Category Archives: cover letter writing

Get your job search tools sharpened!

So, you have your workspace and basic job setup well in place. Now you have to start sharpening the tools at your disposal and create some structure:

Resume:

  • If you have not updated your resume and have done a good once over to make sure it is relevant, articulate and compelling… do so now!
  • Have someone you feel would be an impartial judge critique
  • Proofread it again… and again!!
  • If you are looking for positions that have distinctly different “flavors” (e.g. Manager vs. Individual Contributor) make sure you have a resume that is laser-focused on each area instead of one that shows you as more of a generalist unless it makes sense to do so (you may be targeting smaller, start-ups where a jack or jill-of-all-trades may be more desirable)
  • Same as above for cover letters, have one for each instance ready. Your process will become much more streamlined and efficient¬† if you can keep the “customization” of covers to a minimum

Job Boards:

  • Make sure your new resume and covers are synced up to your job board profiles
  • Create job agents. These are automated searches the job boards will do for you based on your desired jobs and keywords and email you on a daily or weekly basis
  • Dead horse beating time: LinkedIN is a JOB BOARD too! Get an account if you haven’t yet. If you do, get your profile updated and start connecting. I should be on their payroll!

Goal Setting:

  • Figure a reasonable amount of jobs you want to apply for per day. Don’t fire off resumes willy nilly to every job that remotely looks like a fit. Then again, make sure you are applying enough to make it a numbers game – odds go up the more places that see your resume. If you are doing 6-8 hours a day, I would set a reasonable goal of 5-6 applications a day. This will give you the proper time to research the company and role to see if it is something you truly would like to do. It also lets you craft a well thought out, brief cover letter since you already have the templates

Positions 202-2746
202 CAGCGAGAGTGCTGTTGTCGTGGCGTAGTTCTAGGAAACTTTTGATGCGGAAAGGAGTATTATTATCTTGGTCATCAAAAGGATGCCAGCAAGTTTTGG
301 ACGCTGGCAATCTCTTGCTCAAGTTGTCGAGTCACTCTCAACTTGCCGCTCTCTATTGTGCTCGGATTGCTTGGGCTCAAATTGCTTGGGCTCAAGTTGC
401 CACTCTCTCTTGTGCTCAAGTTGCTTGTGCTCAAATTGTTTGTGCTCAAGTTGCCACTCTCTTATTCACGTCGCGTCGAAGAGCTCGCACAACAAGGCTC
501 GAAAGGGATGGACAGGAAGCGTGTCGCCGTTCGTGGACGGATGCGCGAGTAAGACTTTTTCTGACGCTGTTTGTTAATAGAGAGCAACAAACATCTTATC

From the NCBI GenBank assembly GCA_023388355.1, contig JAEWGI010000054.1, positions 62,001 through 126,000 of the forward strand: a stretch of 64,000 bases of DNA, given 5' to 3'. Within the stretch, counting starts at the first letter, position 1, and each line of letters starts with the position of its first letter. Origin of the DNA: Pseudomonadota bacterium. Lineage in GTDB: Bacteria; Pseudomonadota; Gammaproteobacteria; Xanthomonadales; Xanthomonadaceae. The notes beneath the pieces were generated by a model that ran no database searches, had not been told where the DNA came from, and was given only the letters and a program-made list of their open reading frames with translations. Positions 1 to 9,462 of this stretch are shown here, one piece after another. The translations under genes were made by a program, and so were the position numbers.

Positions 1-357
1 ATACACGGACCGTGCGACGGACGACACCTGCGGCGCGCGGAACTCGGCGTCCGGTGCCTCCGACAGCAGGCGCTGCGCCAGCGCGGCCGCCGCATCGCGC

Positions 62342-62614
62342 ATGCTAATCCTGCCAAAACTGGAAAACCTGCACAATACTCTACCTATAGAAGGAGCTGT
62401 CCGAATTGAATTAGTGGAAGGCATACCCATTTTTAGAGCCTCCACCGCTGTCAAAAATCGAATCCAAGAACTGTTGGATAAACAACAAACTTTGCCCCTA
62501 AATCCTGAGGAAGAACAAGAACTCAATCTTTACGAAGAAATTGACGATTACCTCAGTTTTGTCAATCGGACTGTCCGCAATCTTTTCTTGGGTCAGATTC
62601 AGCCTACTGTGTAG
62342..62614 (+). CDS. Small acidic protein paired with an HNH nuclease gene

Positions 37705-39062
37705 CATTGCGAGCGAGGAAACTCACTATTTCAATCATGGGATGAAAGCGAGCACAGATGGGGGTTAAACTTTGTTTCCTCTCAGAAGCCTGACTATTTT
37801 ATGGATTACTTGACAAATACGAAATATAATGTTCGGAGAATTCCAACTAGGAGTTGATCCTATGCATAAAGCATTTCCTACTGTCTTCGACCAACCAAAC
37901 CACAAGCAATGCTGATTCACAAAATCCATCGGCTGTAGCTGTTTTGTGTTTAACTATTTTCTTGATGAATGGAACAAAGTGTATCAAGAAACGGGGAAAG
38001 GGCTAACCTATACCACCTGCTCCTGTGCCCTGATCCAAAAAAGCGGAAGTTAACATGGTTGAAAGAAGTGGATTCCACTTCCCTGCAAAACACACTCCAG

• Network, Network, Network! Sort of like the equivalent of Location, Location, Location in real estate. Folks, this is your quickest path to your next job. Job boards serve a purpose but they are a supplement to networking. One of the most effective tools in your “swiss army knife” is the people you know. They will know someone or someone who knows someone who needs you!
  • Follow the 50-25-1 rule. What does this cryptic sequence of digits mean? This is a good networking rule of thumb for job seekers (active or passive.) On a weekly basis, you need to do:
    • 50 Networking emails
    • 25 Network phone calls
    • 1 Face to face networking meeting (one-on-one or group), this can be an office meeting, a lunch, a dinner or quick cup of coffee at your place of choice…they all count!

I know these sound like rigorous goals. However, the more process-oriented, organized and disciplined in your job search you are, the quicker you can quit.

There is one other side benefit of all this work. Can you guess?

OK, I won’t keep you waiting. Don’t think of yourself as unemployed, think more like you are an athlete who is doing off-season training. The job seeker who maintains a work-like schedule and mindset will interview better and have a much easier transition back into the workforce. Make sense? Good!

NOW GET TO WORK!

Advertisements

Demystifying the Cover Letter

stressguy1People get so stressed about the cover letter.

  • Do I send?
  • How long should it be?
  • What should I put in it?
  • Do I put salary requirements in it?